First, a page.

2) The nationalization of the race
It was inevitable that the first general elections since Donald Trump’s election would become part of the national news cycle. In addition, both parties played into this, motivating voters to consider the candidates for reasons beyond state issues. We saw a significant undervote from Governor to everything else. Also, some may have voted against Gillespie as a “protest vote” against Trump, even as they voted for other Republicans down the ballot (or left those races blank).
Using 2017 AG as a Benchmark Instead
For those two reasons, perhaps we should consider a different 2017 statewide race as our district benchmarks. Below is a chart of the 23 most competitive seats by Ed Gillespie vote percentage and John Adams vote percentage:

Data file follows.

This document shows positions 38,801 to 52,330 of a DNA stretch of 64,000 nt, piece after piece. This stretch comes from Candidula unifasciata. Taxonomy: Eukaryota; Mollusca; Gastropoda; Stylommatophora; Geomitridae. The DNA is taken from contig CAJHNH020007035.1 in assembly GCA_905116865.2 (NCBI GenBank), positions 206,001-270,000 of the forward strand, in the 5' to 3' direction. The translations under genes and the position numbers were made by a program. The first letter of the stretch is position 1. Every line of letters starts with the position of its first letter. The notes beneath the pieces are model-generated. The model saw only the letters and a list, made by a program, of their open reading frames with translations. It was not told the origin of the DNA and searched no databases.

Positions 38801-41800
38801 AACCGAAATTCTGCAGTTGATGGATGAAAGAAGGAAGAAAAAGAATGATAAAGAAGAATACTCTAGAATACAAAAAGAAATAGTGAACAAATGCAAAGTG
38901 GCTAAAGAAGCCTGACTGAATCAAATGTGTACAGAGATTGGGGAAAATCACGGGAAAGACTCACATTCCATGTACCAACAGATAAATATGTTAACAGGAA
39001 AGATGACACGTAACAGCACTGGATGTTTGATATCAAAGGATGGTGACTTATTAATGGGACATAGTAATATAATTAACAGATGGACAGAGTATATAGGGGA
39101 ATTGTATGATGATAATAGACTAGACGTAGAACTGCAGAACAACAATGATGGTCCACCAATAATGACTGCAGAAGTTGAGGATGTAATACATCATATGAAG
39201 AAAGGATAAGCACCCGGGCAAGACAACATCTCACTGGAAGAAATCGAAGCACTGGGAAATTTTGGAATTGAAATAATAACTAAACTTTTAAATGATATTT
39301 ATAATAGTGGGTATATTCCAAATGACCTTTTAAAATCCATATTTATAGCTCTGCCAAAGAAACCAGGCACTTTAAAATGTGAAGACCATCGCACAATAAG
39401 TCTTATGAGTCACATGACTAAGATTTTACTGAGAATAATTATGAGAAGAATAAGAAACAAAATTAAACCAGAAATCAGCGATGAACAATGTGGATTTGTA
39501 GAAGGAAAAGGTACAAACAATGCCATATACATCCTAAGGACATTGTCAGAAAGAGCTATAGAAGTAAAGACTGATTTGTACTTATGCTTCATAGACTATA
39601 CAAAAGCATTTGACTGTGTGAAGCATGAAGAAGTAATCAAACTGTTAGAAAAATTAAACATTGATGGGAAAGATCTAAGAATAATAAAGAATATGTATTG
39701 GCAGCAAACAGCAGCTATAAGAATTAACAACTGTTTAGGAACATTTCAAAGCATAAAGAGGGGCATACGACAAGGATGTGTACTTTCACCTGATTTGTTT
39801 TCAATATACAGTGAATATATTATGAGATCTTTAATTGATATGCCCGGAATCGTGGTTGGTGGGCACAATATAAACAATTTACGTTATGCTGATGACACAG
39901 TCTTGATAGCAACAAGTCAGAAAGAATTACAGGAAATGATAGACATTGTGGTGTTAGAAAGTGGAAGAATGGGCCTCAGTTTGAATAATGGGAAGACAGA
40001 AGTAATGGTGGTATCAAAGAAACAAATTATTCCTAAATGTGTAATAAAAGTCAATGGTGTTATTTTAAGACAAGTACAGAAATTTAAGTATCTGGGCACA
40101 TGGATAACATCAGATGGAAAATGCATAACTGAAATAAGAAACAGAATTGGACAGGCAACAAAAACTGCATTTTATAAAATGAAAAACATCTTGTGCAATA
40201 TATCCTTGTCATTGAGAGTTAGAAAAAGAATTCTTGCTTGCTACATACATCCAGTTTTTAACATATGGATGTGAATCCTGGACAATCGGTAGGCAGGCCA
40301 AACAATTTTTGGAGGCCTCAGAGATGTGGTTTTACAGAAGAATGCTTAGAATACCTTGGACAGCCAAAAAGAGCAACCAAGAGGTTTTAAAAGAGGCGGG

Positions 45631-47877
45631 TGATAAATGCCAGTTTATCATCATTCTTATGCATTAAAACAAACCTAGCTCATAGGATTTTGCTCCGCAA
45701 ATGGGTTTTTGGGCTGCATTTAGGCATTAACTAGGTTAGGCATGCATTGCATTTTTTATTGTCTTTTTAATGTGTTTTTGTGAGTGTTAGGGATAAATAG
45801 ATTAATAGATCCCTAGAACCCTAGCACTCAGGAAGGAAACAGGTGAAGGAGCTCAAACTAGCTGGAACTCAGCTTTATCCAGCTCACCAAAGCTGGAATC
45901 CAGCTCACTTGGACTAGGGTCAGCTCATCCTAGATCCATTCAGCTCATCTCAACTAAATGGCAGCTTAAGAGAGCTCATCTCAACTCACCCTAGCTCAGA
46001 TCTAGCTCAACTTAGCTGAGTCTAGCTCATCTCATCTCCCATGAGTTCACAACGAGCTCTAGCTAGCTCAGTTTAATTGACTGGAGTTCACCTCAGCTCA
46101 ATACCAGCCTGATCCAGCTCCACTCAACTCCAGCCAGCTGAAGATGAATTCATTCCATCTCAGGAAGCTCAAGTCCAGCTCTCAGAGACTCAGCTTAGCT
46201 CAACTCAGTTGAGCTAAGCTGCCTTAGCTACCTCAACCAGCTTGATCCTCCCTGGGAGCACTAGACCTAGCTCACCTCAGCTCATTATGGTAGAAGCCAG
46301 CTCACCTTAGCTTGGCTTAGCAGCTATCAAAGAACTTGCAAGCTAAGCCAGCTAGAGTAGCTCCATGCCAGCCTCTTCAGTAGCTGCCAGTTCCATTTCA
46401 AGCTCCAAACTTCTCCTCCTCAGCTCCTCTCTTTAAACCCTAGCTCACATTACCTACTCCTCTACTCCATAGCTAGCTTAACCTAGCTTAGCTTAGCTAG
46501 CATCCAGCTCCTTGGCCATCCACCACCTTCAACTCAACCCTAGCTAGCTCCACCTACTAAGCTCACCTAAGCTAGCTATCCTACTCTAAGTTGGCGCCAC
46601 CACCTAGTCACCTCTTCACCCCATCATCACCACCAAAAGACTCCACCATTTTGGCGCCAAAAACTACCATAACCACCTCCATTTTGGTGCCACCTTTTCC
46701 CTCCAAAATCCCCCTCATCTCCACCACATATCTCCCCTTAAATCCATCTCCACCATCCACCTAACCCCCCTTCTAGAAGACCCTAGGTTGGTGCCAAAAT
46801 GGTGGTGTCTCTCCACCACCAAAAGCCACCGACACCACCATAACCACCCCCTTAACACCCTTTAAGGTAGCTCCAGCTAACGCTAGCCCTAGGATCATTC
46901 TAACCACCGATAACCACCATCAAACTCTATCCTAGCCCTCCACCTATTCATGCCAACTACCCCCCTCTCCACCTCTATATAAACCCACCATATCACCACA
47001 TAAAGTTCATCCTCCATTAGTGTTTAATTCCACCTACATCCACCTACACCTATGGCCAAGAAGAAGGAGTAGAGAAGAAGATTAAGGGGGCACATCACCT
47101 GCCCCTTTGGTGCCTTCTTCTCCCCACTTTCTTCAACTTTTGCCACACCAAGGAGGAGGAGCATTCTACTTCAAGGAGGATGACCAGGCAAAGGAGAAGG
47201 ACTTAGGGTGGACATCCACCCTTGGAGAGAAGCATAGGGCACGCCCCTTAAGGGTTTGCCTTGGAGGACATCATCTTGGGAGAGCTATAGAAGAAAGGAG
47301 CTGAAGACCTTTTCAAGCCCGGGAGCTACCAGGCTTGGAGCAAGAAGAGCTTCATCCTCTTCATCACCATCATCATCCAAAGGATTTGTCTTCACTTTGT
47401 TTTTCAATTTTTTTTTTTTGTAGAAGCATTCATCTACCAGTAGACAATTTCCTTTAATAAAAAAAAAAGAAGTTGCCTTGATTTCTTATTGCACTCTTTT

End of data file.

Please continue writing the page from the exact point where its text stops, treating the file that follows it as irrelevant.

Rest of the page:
In every district, Adams outperformed Gillespie. That is, voters in these districts cast a vote for a statewide Republican, unadulterated by a third-party, and where neither candidate had a robust name ID or was the subject of national attention.
It’s not a huge difference in every district. It makes Lee Carter’s HD-50 go from 41.5% to 42.1%; in either case, you could shorthand it to a “42% GOP district.” Other districts are more notable. The black boxes show districts where Adams outperformed Gillespie by three points or more.
I previously made note about Rob Bloxom hardly raising any money in Q2, but by using the AG numbers, his HD-100 jumps from 45.8 percent to 49.7 percent. Dawn Adams, for all her problems, looks a lot more secure in a district where Republicans only got 43.4 percent; in a 46.8-percent GOP District, her seat is even more vulnerable.
The average out-performance in these 23 districts was 2.0 percent. This isn’t necessarily a lot, but so many races in 2017 were decided by two points or fewer, so potentially significant.